A.T. Kearney said companies should get used to an age of “digital disorder,” characterized by an increasingly complex patchwork of policies and regulations intended to manage the digital economy amid growing geopolitical competition.
But the global management consulting firm predicted in a report that a new digital era will emerge by 2030 — and the trajectory of the global regulatory environment for technology, as well as the extent to which the internet remains open, will determine the contours of this period.
To help companies prepare for the future digital era, A.T. Kearney’s Score framework presents a road map for strategic digital transformation.
The firm saw different possible futures, with fears about a new “digital cold war” and the “splinternet,” in which the internet becomes more Balkanized, forcing companies around the world to shift strategies on everything from procurement to customer engagement.
In a new report by A.T. Kearney’s Global Business Policy Council, “Competing in an Age of Digital Disorder,” the firm warned that companies cannot afford to passively observe the digital revolution.
Instead, they must actively adapt to the present disorder while also preparing for the future digital order by embarking on strategic end-to-end digital transformations.
Much attention is focused on the “techlash” behind new policies on key issues such as consumer privacy, data protection, and anti-competitive practices. But many governments are now seeking to strike a balance with policies that maximize digital’s upsides and mitigate its downsides as they prepare to regulate the ecosystem for the first time. Either way, government actions will influence companies’ ability to use digital technologies effectively in the coming years.
“This cycle of innovation, adoption, and then regulation is consistent with previous waves of technological change,” said Paul Laudicina, chair of A.T. Kearney’s Global Business Policy Council and a coauthor of the report, in a statement. “Today, the intense regulatory debate regarding digital technologies is creating a high degree of uncertainty about how the policy environment will evolve.”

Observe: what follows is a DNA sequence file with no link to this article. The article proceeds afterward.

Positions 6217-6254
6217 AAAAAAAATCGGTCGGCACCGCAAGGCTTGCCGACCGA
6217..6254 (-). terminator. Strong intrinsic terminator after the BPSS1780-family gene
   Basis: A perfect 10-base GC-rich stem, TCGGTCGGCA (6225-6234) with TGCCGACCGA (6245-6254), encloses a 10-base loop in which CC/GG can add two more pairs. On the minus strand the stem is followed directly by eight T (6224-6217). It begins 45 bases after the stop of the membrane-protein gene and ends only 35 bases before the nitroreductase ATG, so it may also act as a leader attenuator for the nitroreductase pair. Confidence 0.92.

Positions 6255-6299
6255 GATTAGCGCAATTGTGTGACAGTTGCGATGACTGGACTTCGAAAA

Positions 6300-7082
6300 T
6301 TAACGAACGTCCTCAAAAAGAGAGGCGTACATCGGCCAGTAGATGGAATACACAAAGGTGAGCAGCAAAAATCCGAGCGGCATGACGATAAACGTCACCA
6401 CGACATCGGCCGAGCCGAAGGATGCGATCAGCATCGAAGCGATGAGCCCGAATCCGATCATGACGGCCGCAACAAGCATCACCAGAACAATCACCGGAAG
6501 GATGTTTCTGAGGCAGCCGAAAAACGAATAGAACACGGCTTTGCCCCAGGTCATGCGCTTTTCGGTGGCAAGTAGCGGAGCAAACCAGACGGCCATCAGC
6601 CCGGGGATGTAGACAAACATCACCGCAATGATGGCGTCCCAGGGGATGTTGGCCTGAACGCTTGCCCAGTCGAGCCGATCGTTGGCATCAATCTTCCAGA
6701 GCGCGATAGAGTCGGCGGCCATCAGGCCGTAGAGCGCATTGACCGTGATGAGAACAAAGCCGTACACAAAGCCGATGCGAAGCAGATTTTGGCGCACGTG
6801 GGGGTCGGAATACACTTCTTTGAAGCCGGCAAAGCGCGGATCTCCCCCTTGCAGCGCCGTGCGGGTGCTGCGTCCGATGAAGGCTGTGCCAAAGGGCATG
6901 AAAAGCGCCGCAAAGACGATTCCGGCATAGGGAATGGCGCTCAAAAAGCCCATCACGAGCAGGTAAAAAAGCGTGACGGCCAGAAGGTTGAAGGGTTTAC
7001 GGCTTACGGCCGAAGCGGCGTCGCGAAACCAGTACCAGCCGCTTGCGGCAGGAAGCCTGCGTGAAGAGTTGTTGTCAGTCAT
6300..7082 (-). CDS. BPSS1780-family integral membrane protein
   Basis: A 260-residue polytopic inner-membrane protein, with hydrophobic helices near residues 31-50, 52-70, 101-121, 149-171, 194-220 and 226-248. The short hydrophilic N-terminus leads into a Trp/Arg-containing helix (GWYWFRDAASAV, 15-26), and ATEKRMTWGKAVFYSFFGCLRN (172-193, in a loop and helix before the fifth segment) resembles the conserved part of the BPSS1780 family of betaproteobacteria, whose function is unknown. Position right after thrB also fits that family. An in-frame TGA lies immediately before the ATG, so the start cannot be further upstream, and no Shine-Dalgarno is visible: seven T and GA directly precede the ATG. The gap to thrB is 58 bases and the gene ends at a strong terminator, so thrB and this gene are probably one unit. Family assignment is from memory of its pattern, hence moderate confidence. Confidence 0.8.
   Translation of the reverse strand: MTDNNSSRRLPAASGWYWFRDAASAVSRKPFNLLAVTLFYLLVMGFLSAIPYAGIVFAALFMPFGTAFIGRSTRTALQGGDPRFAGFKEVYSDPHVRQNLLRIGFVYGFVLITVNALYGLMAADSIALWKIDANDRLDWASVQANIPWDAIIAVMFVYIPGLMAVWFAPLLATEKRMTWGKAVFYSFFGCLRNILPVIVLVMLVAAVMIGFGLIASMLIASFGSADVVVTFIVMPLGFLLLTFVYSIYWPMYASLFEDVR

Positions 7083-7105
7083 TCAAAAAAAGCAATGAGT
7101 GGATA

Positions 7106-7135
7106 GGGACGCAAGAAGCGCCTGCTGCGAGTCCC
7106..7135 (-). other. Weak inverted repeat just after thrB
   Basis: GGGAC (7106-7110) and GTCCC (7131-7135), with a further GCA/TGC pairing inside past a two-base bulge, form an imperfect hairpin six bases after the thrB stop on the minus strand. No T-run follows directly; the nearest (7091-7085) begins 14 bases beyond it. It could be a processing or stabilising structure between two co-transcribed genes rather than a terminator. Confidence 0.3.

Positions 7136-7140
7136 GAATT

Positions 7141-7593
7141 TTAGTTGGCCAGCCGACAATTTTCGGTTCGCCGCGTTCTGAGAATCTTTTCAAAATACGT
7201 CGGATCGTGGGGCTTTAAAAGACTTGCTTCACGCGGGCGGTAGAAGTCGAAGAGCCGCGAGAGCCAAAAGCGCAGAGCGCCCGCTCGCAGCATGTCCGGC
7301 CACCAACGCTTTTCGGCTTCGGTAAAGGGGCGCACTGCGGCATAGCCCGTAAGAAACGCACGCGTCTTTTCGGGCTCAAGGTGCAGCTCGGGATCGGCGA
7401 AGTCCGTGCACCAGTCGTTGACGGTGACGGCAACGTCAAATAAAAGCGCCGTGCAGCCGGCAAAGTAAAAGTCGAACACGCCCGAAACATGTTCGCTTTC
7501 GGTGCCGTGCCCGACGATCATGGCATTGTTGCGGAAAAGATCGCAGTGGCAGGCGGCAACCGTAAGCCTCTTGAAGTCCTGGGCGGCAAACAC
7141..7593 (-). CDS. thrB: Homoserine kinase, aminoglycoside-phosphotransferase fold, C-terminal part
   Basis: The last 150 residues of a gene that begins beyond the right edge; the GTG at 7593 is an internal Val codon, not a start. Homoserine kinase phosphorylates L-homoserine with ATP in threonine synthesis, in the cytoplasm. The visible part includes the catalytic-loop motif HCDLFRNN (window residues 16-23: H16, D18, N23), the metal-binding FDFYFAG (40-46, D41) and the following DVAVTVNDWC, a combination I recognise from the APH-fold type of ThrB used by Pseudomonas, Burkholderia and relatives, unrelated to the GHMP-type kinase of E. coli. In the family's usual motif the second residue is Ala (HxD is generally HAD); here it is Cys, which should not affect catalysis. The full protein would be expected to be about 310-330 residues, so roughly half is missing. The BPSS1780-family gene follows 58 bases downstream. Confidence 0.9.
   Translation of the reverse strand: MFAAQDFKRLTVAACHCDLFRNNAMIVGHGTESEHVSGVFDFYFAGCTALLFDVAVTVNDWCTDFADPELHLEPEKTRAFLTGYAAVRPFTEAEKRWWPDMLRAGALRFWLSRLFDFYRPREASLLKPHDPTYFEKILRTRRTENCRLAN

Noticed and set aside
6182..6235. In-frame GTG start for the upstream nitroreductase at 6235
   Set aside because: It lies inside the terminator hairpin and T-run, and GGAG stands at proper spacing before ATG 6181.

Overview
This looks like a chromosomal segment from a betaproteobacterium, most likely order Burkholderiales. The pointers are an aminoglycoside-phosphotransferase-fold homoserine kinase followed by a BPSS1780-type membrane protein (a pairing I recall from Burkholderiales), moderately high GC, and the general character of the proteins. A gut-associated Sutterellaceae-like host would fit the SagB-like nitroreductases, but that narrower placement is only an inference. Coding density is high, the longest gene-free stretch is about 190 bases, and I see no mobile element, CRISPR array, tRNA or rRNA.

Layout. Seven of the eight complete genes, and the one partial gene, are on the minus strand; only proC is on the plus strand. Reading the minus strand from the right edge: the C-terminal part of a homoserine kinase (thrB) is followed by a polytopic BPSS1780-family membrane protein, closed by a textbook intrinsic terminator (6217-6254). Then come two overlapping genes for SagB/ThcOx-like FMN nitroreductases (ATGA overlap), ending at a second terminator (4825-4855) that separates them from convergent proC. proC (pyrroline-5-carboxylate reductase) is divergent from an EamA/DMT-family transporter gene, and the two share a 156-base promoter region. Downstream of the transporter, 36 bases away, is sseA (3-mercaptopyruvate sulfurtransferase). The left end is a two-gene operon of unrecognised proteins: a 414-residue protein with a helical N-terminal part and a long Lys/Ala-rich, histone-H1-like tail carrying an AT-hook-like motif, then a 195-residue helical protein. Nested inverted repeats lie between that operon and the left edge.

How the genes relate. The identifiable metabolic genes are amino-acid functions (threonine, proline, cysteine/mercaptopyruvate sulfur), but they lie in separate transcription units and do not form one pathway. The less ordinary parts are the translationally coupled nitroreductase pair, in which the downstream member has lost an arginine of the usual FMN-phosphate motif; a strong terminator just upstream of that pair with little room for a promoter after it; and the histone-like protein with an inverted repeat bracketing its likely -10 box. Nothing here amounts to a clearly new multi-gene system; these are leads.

After providing an extensively researched background on the opportunities and pressures facing societies, governments, and businesses in this period of digital disorder, the study offers four scenarios for the emerging digital order.
These scenarios are based on two unfolding political uncertainties:
- Regulatory activity — the extent to which governments in key markets around the world impose new regulations on technology companies and the use of digital technologies more broadly.
- Digital environment — the extent to which the digital economy is a globalized whole, characterized by extensive cross-border digital flows, or an islandized environment, fragmented into different country-level or regional blocs.
“These scenarios are designed to be compelling and plausible visions of the future that challenge and test executives’ capacity to anticipate and plan for their companies’ digital strategies in the coming years,” said Erik Peterson, managing director of the Global Business Policy Council and a coauthor of the study, in a statement. “In fact, some aspects of these scenarios, such as the
emergence of a digital ‘cold war’ between major global powers and early indications of a ‘splinternet,’ are already playing out in various markets around the world.”
Finally, the study argues that executives will need to guide their organizations through strategic digital transformations across a variety of business functions.
“Companies must adapt to the emerging digital order across strategy, customer experience, operations, risk management and compliance, and employees and culture — our Score framework,” said Courtney Rickert McCaffrey, manager of thought leadership for the Global Business Policy Council and a coauthor of the study, in a statement. “To compete in the 21st-century digital economy, companies must embark on end-to-end digital transformation in all SCORE areas.”